The Lincoln County Express is back in commission as a tourist attraction along Route 66. This little gem had slowly become obstructed from view because of trees and foliage growing up around it. Many people have told me they had been looking at that engine on Route 66 for years but recently had to really search to be able to spot it. Town Talk purchased this local piece of history to make sure it was restored so that it would be around for years to come.
Former local resident Paul Hicks, born in 1921, worked as a pipeline welder in northeast Oklahoma. He used his metal sculpting skills to manufacture this roadside attraction.
Paul even added personal touches to the train engine by putting his name of the side of the tank and stamping his grandchildren’s names on the Lincoln County Express letters.
Rob Gordon, owner of local oilfield equipment company, Service King, graciously agreed to restore the engine for Town Talk at no cost to the organization.
It is definitely a love gift to the community from Rob and Dixie Gordon. Rob moved to Stroud in 1965 after graduation from high school in Mason, OK. Bryan O’Neal, supervisor of Service King’s paint and body shop commented, “That engine turned a group of grown men into little boys.” Service King employees working on the project included O’Neal along with Tony Holland, Melburn Maxwell, Randy Maxwell, Kyle Funk, Ryan McElvaney, Nathan Deans, Crystal Rake, Curtis Miller, Alex Melson, Everett Melson and Bob Warden. The crew worked on the restoration off and on over a two-week period spending between 35 and 40 hours on the project.
Glenda Buchanan Funk, long-time Stroud resident, called me a few months back and told me about the engine. To my amazement, I had never even noticed it on the side of the highway. The minute she told me about it I knew it sounded like a Town Talk project. I got off the phone with Glenda, grabbed my mom, jumped in the car and off we went to locate this almost forgotten treasure. I immediately went to the residence of Paula Hicks Ackerman, Paul’s daughter and made arrangements to purchase it. The cost was $4500 and Town Talk only had $1500 available cash. A “secret donor” loaned the additional $3000 to seal the deal feeling, too, that it was a piece of Stroud’s history that needed to be preserved.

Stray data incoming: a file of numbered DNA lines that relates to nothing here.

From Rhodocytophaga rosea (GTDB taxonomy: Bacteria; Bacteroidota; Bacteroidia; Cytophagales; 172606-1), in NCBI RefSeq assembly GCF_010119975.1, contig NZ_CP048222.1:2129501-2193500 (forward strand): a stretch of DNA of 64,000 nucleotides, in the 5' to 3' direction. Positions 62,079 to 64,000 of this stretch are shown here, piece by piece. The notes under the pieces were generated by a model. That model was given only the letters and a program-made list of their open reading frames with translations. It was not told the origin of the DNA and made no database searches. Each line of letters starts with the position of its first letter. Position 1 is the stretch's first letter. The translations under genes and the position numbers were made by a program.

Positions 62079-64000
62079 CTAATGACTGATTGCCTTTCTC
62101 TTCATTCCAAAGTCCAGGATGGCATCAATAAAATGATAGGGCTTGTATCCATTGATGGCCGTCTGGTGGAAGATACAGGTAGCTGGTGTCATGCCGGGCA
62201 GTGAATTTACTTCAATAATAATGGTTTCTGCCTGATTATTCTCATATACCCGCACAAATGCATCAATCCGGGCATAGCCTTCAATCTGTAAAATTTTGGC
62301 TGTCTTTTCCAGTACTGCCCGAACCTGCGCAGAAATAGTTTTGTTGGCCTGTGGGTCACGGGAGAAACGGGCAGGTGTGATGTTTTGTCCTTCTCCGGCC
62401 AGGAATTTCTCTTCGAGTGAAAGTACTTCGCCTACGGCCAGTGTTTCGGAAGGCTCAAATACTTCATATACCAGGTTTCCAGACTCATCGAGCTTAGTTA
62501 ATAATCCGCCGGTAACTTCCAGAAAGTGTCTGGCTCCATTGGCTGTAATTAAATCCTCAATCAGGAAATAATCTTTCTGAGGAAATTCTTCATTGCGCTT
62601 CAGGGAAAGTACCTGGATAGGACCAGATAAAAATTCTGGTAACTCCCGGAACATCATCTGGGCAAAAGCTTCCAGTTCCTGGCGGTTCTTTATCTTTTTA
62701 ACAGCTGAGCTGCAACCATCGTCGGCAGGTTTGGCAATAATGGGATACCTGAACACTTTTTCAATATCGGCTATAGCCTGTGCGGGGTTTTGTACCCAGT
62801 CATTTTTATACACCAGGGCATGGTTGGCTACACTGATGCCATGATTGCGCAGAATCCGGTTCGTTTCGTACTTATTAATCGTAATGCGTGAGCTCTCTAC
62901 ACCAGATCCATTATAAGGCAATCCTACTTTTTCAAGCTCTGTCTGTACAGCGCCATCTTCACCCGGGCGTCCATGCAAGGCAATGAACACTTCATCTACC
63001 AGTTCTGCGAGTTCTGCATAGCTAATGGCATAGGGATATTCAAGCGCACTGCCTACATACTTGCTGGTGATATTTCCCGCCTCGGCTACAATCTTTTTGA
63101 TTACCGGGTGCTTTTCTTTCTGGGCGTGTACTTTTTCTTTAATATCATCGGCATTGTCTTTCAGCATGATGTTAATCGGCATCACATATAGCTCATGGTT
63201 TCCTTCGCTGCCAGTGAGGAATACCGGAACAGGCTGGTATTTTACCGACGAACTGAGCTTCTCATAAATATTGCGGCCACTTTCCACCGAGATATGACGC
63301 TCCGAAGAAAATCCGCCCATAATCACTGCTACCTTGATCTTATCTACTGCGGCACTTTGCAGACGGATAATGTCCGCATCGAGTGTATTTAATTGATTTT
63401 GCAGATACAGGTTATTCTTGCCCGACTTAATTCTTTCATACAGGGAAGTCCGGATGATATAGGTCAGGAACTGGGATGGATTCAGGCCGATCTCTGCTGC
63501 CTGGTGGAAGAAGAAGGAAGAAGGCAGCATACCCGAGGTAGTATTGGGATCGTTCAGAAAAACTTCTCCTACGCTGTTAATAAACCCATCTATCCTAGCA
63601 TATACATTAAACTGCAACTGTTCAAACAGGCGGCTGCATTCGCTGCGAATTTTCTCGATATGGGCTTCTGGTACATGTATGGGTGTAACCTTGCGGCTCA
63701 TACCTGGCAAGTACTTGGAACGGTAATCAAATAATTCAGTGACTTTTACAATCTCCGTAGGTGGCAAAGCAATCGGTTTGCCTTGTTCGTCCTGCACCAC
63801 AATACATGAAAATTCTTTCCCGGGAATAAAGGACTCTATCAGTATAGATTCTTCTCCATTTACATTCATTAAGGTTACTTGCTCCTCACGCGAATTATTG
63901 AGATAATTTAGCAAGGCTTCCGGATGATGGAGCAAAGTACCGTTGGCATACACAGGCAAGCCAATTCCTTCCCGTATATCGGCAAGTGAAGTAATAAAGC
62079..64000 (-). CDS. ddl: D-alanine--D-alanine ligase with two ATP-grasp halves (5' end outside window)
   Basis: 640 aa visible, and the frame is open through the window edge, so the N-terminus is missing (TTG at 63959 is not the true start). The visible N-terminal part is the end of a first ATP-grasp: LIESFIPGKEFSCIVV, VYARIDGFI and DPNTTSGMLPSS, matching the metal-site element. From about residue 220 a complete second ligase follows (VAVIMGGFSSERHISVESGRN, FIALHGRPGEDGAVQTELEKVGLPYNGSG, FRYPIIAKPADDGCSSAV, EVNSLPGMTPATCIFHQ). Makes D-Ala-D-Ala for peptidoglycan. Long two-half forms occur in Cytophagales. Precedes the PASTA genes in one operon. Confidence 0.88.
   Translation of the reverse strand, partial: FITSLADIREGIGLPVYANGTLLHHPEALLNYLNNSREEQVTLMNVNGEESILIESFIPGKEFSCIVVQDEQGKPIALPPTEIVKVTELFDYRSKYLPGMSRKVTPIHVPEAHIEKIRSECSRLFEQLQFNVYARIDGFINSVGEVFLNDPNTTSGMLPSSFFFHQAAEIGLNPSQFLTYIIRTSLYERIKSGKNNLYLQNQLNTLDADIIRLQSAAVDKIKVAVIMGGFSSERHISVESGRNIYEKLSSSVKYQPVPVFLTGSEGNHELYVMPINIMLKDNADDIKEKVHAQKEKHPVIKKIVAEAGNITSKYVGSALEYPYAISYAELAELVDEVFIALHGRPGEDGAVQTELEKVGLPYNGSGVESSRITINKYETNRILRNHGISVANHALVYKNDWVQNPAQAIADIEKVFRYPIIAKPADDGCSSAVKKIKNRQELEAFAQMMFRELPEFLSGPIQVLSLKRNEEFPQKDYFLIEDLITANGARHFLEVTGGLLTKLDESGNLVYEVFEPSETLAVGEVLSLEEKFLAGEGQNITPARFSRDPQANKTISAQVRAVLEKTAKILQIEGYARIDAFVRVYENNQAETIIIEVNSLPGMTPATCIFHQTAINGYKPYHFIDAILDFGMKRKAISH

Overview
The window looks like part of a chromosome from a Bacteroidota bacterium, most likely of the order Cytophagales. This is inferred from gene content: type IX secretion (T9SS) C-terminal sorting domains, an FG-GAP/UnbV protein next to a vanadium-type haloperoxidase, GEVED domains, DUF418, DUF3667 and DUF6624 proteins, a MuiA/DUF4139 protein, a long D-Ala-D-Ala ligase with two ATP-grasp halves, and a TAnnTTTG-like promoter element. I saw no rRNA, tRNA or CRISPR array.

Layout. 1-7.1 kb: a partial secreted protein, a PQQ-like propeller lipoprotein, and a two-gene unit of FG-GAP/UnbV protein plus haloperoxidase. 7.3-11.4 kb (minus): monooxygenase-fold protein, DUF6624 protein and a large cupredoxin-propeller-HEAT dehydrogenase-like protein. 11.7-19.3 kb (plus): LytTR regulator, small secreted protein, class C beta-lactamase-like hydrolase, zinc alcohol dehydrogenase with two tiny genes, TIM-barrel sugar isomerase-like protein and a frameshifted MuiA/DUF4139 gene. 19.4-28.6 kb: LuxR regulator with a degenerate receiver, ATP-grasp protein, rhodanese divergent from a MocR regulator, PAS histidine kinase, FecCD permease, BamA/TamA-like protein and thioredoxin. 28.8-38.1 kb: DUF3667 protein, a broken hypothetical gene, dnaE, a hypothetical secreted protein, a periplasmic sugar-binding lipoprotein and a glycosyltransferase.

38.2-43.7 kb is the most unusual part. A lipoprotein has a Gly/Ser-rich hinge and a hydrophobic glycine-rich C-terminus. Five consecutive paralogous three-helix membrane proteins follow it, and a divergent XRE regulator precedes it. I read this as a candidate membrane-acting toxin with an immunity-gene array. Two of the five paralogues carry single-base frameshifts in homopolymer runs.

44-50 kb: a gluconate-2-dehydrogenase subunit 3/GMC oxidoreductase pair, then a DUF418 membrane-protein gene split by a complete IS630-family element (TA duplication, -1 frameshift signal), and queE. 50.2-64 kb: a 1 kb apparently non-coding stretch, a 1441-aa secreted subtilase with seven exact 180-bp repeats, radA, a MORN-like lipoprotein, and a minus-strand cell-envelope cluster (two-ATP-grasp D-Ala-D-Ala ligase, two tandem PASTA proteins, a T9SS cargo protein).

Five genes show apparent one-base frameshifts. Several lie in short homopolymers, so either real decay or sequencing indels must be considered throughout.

Anyone wanting to donate to help with the loan may send a check to Town Talk, c/o Diana Reed, 301 West 6th Street, Stroud, OK. All monies received will go directly to this project. Current plans are to place it on Route 66 Main Street and it be part of the miniature golf course Town Talk is planning for our community.
Every project we undertake is twofold. One is to help bring visitors to Stroud who hopefully will get out of their cars to take a snapshot or two and while they are here take in the history of our little town, shop a little and dine in one of our great restaurants.
Two, is to make it a place where people want to live or relocate because we have local amenities such as shopping and dining and an attractive community. Speaking of dining, new Stroud resident Mandy Clark recently purchased the building which formerly housed 918 Bistro & Bar. She will be opening her own restaurant which will be called Ruby’s, named after her grandmother. Mandy is shooting for a St. Patrick’s Day opening. Stay tuned for more news about Stroud’s latest local business. Have a great week and keep on shopping and dining in Stroud!